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The world's smallest antenna made of DNA

The world’s smallest antenna made of DNA

Scientists have made the smallest antenna ever made, just five nanometers long. Unlike its much larger counterparts we all know, this little thing wasn’t made to transmit radio waves, but to constantly collect protein secrets. development.

Nanantina is made of DNA, the molecules that carry genetic instructions about 20,000 times smaller than a human hair. They are also fluorescent, which means they use light signals to record and report information. This fluorescence can be used to impart movement and change in proteins and their structure. Just like an antenna, or an LED if you want to see it differently.

Part of the innovation of this particular antenna is the way the receiving part of it is also used to detect the molecular surface of the protein it is studying. This produces a distinct signal when the protein is performing its biological function.

“Like a two-way radio that can both receive and transmit light, a fluorescent nanoantenna receives light of one color or wavelength, and depending on the movement of the protein it detects, it transmits light in another color that we can detect,” says chemist Alexis Vallée-Bélisle, of the University of Montreal. (UdeM) in Canada.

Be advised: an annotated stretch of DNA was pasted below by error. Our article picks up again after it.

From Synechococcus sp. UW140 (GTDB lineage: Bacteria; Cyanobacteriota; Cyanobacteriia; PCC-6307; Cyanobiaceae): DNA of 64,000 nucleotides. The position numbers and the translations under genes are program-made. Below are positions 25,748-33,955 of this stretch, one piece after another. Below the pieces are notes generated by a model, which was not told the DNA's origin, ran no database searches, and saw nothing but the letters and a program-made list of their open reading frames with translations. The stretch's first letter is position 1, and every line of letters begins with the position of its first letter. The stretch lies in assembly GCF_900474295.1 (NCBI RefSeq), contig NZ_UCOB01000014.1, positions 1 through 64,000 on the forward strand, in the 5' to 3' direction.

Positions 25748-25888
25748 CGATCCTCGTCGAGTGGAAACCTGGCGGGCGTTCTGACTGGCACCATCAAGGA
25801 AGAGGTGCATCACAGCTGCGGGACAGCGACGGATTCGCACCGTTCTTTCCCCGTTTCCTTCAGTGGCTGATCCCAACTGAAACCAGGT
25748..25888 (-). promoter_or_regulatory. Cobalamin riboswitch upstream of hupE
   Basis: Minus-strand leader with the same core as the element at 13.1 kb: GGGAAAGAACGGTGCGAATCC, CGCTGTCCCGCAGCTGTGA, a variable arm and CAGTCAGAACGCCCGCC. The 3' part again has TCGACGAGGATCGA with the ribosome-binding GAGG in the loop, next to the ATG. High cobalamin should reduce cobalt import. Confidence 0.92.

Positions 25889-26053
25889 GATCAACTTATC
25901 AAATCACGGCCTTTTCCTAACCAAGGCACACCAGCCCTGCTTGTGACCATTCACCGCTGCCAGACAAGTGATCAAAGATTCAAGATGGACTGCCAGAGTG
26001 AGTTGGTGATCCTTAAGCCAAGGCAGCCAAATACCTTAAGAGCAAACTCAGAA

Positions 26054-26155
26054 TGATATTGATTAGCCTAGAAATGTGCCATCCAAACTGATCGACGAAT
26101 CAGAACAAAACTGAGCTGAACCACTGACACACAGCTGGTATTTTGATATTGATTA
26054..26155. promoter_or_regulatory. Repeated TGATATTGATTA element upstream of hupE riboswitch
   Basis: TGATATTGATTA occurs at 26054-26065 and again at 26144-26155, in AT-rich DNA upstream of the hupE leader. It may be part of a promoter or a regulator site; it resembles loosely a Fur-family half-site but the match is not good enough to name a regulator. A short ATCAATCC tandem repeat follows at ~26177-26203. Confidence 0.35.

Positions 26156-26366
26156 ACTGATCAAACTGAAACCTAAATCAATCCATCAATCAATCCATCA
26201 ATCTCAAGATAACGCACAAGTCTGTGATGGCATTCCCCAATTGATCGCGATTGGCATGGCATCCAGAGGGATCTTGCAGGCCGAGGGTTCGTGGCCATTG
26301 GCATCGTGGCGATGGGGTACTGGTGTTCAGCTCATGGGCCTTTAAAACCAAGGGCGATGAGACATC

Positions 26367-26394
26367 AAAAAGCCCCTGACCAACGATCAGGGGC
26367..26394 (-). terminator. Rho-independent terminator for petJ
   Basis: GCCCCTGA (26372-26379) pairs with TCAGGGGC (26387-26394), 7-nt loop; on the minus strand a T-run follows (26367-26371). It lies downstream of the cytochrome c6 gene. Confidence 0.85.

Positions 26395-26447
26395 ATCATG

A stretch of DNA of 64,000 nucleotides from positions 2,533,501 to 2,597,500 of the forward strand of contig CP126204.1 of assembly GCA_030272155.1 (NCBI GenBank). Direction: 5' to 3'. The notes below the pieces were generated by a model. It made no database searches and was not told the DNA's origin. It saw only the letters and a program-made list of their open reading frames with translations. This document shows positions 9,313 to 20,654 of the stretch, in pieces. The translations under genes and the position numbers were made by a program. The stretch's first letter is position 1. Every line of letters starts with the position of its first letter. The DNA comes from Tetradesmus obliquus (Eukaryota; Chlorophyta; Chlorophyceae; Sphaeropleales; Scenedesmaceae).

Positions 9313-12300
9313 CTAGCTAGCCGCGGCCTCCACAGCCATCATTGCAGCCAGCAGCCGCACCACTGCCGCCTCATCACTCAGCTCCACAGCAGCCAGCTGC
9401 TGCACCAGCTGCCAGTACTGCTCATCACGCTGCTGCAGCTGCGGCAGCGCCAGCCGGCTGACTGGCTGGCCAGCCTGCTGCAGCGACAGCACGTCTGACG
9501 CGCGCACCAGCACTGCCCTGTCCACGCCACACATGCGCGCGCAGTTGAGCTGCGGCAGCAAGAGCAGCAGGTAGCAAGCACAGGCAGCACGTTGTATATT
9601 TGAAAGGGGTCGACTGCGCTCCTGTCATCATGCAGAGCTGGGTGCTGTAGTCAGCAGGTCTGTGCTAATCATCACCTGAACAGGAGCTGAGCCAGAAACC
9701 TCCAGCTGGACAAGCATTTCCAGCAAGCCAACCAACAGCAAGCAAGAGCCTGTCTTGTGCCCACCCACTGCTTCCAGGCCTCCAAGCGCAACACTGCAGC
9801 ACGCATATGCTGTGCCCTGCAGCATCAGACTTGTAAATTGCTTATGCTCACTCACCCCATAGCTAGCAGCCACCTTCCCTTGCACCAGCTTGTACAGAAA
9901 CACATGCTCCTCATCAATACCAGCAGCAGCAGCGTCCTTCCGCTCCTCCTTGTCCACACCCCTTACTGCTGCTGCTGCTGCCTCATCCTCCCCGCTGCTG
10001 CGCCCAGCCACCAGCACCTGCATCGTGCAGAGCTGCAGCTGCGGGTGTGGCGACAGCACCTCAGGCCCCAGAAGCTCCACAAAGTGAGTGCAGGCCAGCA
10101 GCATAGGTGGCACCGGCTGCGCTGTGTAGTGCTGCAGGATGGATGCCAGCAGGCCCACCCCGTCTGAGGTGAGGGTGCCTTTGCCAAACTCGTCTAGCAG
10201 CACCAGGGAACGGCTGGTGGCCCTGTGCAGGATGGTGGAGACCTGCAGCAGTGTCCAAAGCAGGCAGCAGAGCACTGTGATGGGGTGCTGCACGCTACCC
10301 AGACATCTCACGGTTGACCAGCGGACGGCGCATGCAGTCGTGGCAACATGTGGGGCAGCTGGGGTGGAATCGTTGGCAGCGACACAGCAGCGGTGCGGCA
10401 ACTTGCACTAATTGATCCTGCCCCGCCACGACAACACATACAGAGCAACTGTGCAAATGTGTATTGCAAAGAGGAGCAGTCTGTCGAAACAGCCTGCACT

Specifically, the function of the antenna is to measure structural changes in proteins over time. Proteins are large, complex molecules that perform all kinds of essential tasks in cells and therefore also in complex bodies, from supporting the immune system to regulating organ function to the physical structure of the cells themselves. The antenna allows you to evaluate its development and changes.

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“Experimental study of trans-protein states remains a major challenge because high-resolution structural techniques, including nuclear magnetic resonance and X-ray crystallography, often cannot be directly applied to the study of short-lived protein states.” The team explains. in the article.

In this way, by studying proteins and their evolution, it is possible to understand cell physiology and pathology, as well as to understand how diseases spread. It’s a really cool step for the biological sciences.

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